For instance, instead of talking about the technical features of a lens treatment that enable it to protect the patient’s eyes from ultra-violet radiation and reduce glare, I would say: “This is a great lens for several reasons. First, it protects your eyes from the harmful rays of the sun, which can contribute to cataracts and diseases like macular degeneration. Also, it will improve the quality of your vision. You’ll really love driving and spending time outdoors with this lens.”

Think About Exactly What You Will Say

I’ve put thought into how I speak to the optician in front of the patient. Here is what I might say to our optician, Tony, when introducing our patient to him:

“Tony, Ms. Kim’s prescription is for progressive glasses. I have recommended to her Unity products, and she has agreed that this is the best option for her. Please show her these products and help her find a comfortable frame.” So many of my colleagues say they do not have time to do this, but it only takes me 14 seconds to say those two sentences. I’ve seen the difference it makes, so I’ve made it a formal part of the process.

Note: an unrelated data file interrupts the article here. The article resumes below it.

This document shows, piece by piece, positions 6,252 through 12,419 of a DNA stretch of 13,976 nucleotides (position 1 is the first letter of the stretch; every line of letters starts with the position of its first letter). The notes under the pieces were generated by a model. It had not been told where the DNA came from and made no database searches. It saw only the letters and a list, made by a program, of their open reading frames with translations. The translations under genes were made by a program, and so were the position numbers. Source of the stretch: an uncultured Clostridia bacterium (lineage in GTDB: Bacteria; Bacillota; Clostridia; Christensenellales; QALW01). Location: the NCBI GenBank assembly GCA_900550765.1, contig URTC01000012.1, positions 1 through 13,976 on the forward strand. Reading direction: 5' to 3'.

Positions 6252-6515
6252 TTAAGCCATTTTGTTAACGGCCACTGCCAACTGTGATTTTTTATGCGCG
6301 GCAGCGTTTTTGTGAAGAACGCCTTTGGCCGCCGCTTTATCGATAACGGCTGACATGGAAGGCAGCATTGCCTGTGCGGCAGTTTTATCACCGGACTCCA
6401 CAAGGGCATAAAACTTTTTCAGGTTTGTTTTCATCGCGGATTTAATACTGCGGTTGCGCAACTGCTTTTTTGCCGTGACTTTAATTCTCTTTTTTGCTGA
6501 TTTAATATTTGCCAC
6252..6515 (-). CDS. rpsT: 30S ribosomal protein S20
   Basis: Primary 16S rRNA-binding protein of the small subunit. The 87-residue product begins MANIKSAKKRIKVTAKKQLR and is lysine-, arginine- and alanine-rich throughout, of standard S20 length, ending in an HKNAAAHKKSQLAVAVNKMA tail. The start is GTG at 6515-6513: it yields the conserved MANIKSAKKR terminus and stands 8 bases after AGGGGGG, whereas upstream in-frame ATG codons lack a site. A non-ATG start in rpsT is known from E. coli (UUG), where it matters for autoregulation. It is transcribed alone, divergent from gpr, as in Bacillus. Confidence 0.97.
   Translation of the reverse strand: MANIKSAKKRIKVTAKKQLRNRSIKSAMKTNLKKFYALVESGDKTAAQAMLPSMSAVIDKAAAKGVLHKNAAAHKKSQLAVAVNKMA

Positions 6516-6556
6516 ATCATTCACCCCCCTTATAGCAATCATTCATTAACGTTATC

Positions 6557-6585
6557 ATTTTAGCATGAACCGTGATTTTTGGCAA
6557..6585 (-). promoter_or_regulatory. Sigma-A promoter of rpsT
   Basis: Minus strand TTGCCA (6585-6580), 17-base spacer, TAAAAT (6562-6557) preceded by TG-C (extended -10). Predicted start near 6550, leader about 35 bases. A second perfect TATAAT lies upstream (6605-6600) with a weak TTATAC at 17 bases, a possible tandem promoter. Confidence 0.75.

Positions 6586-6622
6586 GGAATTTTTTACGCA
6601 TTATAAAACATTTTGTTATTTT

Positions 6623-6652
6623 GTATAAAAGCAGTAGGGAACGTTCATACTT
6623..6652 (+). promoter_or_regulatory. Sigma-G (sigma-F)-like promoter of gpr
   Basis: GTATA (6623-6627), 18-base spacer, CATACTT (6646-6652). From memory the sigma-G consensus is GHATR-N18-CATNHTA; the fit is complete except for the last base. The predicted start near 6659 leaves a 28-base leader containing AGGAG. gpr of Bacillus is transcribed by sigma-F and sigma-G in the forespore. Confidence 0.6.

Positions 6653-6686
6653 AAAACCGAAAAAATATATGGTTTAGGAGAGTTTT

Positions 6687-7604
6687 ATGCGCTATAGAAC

If Tony is busy when I walk to the optical with the patient, the products I have recommended are sent from my practice management system to his PC, so I say to the patient as they start to look at frames: “Tony knows what we have discussed. Thank you for coming in, and we will send you a notice in one year for your next examination.”

Prepare for the Patient Who Wants to Walk with their Rx

Sometimes, before the handoff, a patient will let me know it is not necessary for me to introduce them to our optician because they intend to shop elsewhere. In response, I might say: “Fine, I will print you a prescription to shop around, but before you leave, I recommend you have our optician, Tony, give you our fees, so you have a real number to compare with. Many times, advertisements are for fast glasses, not inexpensive or high-quality ones.”  We win a few at the quote, more after they price shop, but the rest already had their mind made up to purchase elsewhere.

The patient with prescription in hand may change their mind after getting introduced to your optician, and seeing first-hand all the products you have prescribed that they can buy before leaving your office.

Robert L. Bass, OD, FAAO, is the owner of Optometric Associates, PC, in Manassas, Va. To contact: